Fresh hostilities between the government and ethnic Kachin rebels broke out over the weekend in the Mai Ja Yang region of Kachin State, the latest of more than 20 such flare ups between the two parties since peace talks concluded late last month.
Col James Lum Dau, the deputy chief of foreign affairs for the Kachin Independence Organization (KIO), told The Irrawaddy on Monday that the fighting had broken a fragile peace in the area, where a heavy concentration of internally displaced persons (IDPs) exists.
“There had been no fighting for a long time in Mai Ja Yang region, near our Laiza headquarters. But two days ago, they [government troops] came to attack us. Our troops resisted them, it is not surprising.”
The KIO official declined to disclose a casualty count, citing sensitivities due to the KIO’s ongoing engagement with the government’s peace negotiating team.
Several thousand Kachin IDPs have taken refuge in temporary shelters in the Mai Ja Yang region. UN humanitarian aid reached Mai Ja Yang on June 14 after the Burmese government allowed the aid delivery to the KIO-controlled area for the first time in almost a year.
The government lifted its restriction on aid deliveries to KIO-controlled regions two weeks after it reached a peace accord with KIO leaders in Myitkyina on May 30. The two parties agreed on seven points aimed at facilitating further political dialogue in the future.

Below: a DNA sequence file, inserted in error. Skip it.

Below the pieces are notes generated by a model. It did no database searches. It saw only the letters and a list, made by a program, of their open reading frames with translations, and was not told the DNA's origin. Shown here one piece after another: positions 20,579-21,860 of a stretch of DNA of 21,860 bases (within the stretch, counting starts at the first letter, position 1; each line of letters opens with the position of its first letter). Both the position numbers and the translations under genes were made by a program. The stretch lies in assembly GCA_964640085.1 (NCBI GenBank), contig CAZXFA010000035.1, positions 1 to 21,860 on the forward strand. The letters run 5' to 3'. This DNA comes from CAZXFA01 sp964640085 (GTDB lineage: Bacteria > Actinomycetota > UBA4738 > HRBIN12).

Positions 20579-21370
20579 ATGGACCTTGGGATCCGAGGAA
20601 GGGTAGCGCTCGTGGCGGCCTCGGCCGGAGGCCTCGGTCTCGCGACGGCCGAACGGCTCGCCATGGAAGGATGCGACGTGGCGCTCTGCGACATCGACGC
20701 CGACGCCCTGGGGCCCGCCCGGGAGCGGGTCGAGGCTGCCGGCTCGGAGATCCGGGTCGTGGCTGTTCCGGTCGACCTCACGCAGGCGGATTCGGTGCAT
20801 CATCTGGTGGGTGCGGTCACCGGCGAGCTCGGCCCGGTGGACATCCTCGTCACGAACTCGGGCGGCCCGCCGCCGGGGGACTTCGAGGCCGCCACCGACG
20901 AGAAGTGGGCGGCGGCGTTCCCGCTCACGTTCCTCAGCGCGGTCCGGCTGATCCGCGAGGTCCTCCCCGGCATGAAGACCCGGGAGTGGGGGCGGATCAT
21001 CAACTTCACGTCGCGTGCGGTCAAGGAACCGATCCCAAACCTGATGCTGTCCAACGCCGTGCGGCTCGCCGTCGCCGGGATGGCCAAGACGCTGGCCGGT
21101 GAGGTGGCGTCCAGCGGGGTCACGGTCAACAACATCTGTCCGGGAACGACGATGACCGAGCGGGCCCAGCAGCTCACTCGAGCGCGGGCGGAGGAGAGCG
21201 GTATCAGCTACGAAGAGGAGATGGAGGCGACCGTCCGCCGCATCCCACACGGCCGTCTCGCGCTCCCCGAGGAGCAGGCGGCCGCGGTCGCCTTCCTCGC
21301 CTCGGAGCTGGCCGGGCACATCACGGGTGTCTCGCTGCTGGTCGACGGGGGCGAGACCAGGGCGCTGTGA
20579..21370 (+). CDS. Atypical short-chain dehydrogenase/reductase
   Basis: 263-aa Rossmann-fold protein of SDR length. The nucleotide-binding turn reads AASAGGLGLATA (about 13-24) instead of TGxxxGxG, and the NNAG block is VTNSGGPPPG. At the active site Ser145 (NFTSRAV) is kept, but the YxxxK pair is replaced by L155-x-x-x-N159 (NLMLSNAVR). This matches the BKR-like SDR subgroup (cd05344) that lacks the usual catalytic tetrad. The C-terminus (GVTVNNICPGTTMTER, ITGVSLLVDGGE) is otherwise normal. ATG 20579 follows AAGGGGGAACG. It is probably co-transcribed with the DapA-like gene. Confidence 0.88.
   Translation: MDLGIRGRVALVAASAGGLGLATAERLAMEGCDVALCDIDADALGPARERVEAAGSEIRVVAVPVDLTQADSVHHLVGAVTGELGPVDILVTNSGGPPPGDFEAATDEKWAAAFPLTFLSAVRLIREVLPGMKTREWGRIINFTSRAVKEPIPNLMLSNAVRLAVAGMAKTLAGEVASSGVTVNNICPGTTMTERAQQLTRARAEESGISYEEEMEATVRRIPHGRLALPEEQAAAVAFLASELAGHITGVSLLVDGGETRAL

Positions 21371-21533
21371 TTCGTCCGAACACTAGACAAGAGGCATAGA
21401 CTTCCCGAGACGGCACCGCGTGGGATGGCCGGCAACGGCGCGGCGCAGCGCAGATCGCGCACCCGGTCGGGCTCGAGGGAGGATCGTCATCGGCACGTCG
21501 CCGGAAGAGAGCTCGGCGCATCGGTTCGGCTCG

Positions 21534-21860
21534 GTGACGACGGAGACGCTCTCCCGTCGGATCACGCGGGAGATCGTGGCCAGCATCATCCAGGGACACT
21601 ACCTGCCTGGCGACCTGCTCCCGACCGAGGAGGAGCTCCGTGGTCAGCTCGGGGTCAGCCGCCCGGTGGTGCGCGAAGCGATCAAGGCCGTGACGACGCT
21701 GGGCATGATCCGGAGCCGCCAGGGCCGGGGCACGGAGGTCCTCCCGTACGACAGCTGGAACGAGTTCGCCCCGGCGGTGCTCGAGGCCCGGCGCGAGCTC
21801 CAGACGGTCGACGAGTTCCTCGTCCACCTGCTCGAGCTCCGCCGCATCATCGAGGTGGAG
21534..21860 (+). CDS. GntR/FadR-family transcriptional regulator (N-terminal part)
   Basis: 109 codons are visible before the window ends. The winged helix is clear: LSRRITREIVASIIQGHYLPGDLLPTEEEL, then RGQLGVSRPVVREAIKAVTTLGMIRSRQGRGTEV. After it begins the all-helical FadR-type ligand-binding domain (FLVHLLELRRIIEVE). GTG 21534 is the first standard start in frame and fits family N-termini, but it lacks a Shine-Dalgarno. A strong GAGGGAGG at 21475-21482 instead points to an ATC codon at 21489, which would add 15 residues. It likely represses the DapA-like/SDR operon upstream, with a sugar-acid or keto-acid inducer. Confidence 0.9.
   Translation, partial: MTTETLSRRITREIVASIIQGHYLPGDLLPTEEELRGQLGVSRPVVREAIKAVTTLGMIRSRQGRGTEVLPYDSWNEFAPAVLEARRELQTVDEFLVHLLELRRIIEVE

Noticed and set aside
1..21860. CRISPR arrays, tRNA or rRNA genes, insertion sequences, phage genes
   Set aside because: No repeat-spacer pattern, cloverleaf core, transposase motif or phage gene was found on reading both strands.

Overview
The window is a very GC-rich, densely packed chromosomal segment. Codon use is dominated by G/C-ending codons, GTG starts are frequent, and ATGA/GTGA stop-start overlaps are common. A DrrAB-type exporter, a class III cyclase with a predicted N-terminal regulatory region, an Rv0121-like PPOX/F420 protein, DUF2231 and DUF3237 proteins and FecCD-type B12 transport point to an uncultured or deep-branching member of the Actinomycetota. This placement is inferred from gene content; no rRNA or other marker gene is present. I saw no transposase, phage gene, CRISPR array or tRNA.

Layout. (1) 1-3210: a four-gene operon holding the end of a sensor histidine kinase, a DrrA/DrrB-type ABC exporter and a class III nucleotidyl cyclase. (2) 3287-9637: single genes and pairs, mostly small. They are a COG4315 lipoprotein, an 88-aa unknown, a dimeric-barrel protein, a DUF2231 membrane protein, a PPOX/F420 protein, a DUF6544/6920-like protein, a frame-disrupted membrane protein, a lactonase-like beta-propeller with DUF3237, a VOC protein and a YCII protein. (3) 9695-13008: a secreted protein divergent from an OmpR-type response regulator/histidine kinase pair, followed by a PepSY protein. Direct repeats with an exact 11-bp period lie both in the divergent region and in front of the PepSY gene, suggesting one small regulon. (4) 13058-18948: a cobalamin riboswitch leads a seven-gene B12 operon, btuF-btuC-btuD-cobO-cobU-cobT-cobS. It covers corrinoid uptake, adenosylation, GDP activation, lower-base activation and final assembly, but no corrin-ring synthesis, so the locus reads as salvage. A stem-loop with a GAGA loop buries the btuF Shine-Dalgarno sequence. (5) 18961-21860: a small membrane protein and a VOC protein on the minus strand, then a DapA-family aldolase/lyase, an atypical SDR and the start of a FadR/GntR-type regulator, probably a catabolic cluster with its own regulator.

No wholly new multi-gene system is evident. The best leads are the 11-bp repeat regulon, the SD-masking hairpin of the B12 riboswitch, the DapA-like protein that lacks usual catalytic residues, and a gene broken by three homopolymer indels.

Among the points, they agreed to undertake efforts to achieve de-escalation and cessation of hostilities and to continue discussions on military matters related to repositioning of troops.
Lum Dau said government troops on the ground were in clear violation of the spirit of the latest accord, and likened the military’s recent actions to attacks, including air strikes, launched against the Kachin rebels late last year.
Some at the time said it was evidence of a military beyond President Thein Sein’s control, after troops seemed to ignore his order for an end to the fighting.
Lum Dau said on Monday that clashes also continued to take place in northern Shan State, where a unit of the KIO’s militant wing, the Kachin Independence Army (KIA) Brigade 4, is based.
“Fighting happens almost every day in northern Shan State, where KIA’s Brigade 4 base is. Our fellow Palaung and Shan also fight alongside,” Lum Dau said, referring to other ethnic militias in Shan State.
On June 14-15, fighting was reported between government troops and the joint forces of ethnic Kachin, Shan and Palaung armed groups known as the Taaung National Liberation Army (TNLA). On June 15, the TNLA claimed that four government soldiers were killed during the recent clashes in Shan State’s Kutkai Township.
The TNLA is believed to have a strategic military alliance with both the KIA and the Shan State Progress Party, formerly known as the Shan State Army-North (SSA-North), another ethnic armed group.
Fighting between the government and KIA troops first broke out in June 2011, shattering a 17-year-old ceasefire agreement.
Gen Gun Maw, the vice-chief of staff of the KIA, told reporters in Myitkyina during the peace talks late last month that his organization would not sign a ceasefire agreement unless an inclusive political dialogue involving all of Burma’s ethnic armed groups was agreed to.
The UN estimates that about 100,000 people have been displaced since fighting between the KIA and the government began two years ago.